As parents, we spend an inordinate amount of time worrying about our child’s academic prowess and popularity. So how would you feel if your kindt was elected class clown? Well, I can tell you how I when it happened to me: confused and concerned, which are precisely the emotions you’d expect to arise when your child wins (by popular vote!) a title that does not include the words “success,” “achievement,” or “honor.”
The word “clown” actually frightened me, perhaps because I had high hopes my offspring would be thought of as studious and academically inclined. My son was by no means an ace student; there were days when getting him to do homework was a battle. Yet he read voraciously and could contribute ideas and facts to any conversation. We did not push him to be overly studious, but we did reinforce that he needed to do well and behave in school. Yes, he could be sarcastic and sharp — essentially, a pain in the tuchas. But was he adding witty and funny comments to a class discussion, or was he throwing spitballs at the blackboard?
My idea of a clown was someone who made fun of others, including authority figures. But, truly, my son is a mensch — he was always the first one to invite a new student to sit at his table in the cafeteria. He was gentle with animals and thoughtful around younger children. He readily helped our neighbors and never once accepted money for help that he gave.
So when I asked my son why he had earned this title, he simply shrugged and said, “People just think I’m funny.” He offered little by way of explanation, although he seemed both proud (“look at what I won!) and hesitant (“I’m not really sure what I won?”). I, too, felt the ambivalence of this alleged accolade. Is the title class clown a reason for naches or embarrassment?
Clearly, I lacked an understanding of what the term class clown really meant. I also sensed that there was a genuine disconnect between my perception of my son (slightly introverted with a need for respect) and who he might really be (extroverted with a need for approval). Do clown behaviors only speak to the need for attention and acknowledgement? Are they always a cry for help?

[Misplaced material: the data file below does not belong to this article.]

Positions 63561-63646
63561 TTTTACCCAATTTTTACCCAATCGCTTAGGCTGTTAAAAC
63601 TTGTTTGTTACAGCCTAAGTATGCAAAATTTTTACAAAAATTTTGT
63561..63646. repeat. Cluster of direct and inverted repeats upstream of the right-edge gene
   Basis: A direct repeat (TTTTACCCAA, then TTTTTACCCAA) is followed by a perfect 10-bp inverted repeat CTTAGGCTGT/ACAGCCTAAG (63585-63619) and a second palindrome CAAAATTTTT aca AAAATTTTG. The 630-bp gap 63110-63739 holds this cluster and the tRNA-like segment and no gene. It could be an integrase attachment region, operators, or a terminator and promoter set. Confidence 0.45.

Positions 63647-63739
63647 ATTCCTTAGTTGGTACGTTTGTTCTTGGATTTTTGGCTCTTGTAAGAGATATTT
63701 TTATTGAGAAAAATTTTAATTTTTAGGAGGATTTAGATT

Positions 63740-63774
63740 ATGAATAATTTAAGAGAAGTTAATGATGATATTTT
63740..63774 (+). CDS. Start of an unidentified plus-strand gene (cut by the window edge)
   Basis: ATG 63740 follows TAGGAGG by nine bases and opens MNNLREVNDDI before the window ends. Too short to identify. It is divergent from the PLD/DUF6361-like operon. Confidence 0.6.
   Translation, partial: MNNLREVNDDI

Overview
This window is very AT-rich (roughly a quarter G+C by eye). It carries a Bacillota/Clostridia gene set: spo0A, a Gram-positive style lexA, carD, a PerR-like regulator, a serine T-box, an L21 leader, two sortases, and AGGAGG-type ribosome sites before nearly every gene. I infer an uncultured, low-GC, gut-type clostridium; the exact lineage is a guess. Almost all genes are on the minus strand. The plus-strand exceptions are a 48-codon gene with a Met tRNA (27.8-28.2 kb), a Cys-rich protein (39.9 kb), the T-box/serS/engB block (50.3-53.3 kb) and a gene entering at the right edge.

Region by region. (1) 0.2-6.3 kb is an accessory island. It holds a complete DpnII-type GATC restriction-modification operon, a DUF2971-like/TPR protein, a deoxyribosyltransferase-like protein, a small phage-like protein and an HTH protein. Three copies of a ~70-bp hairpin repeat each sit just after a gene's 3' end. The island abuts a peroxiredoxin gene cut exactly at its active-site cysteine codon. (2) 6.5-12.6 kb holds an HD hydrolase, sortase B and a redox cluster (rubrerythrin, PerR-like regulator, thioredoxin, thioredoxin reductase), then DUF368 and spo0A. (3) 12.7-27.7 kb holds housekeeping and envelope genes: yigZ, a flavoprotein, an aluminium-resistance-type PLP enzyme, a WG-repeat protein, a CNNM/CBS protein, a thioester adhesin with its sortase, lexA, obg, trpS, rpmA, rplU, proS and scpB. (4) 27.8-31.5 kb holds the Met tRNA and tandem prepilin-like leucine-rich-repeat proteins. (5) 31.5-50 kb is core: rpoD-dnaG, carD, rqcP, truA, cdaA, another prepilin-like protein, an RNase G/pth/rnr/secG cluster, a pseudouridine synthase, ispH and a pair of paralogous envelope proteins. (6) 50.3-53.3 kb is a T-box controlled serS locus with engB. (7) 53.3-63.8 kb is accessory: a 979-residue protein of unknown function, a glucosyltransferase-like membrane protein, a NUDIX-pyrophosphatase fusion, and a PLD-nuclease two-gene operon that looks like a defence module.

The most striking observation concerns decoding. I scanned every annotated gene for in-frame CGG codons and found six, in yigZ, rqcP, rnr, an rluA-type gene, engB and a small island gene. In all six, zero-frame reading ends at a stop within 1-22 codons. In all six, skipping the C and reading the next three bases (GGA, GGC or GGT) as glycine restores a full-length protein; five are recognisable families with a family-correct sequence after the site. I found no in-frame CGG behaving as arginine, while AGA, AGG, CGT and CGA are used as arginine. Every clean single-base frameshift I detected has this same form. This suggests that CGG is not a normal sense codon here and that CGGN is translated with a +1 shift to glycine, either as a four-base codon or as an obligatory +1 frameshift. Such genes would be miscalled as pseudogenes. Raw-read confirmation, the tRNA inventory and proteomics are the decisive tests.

I decided it was time to investigate, so I hit the books and scoured the internet to see if I could get some clarity. As it turns out, class clown may be the most reviled, misunderstood, and least studied of the yearbook “superlatives.” Like pornography, the definition of class clowning may vary widely, but we all know it when we see it. And, like pornography, there are those that enjoy it (namely, other students) and those that find it repugnant (teachers and guidance counselors).
As perceived by many educators and psychologists, class clowns are routinely defined in the negative. Class clowning is seen as deflection — behaviors that are intended to divert attention away from the embarrassment of academic struggles, perhaps due to an undiagnosed learning disability. Along these lines, class clowns have been described as being emotionally immature, peer conscious, loners, or having Attention Deficit Disorder (ADD) or its cousin, Attention Deficit Hyperactivity Disorder (ADHD).
On the other hand, class clowns possess two important leadership qualities: assertiveness and outspokenness. In their book Being Smart about Gifted Education, authors Dona Mathews and Joanne Foster write, “When thinking about behavior issues and giftedness, it is important to distinguish real behavior problems or conduct disorders from high-spirited attempts to make school more interesting and relevant. Many creative, well adjusted and intelligent students are charged with the former when actually engaged in the latter, seen most prototypically in the class clown. ”
Perhaps class clowning is not an act of deflection but, rather, an act of reflection — the class clown is often the voice of the unspoken needs and concerns in the classroom. As Judy Radigan writes in her paper, “The Class Clown and Negotiated Epistemology in a Classroom,” the class clown “cuts fissures within the school’s routines and exposes the underbelly of student interests.” In this way, they contribute to the exchange of knowledge by altering the traditional role of teacher and student, questioning what is being taught. The added bonus: The class clown adds laughter to an otherwise staid environment, something that may actually facilitate learning by creating a deeper, meaningful dialogue.
All in all, clowning can be a ploy to divert — or it can be the creative expression of how a teenager perceives the world and their tenuous place in it. It may be subversive and disruptive, or it may be a fearless way to question authority. I have come to believe that my son is an imperfect combination of attention-seeking and self-affirmation. Like many of us, my child blends his desire to be liked with his inherent wit, a mixture that can be met with contempt or admiration.
Clearly, there are two sides to this story, one that speaks to pain and one that speaks to self-expression. I may not be kvelling, but neither am I quivering. What started as concern and confusion opened up a new way of looking at — and appreciating — my son.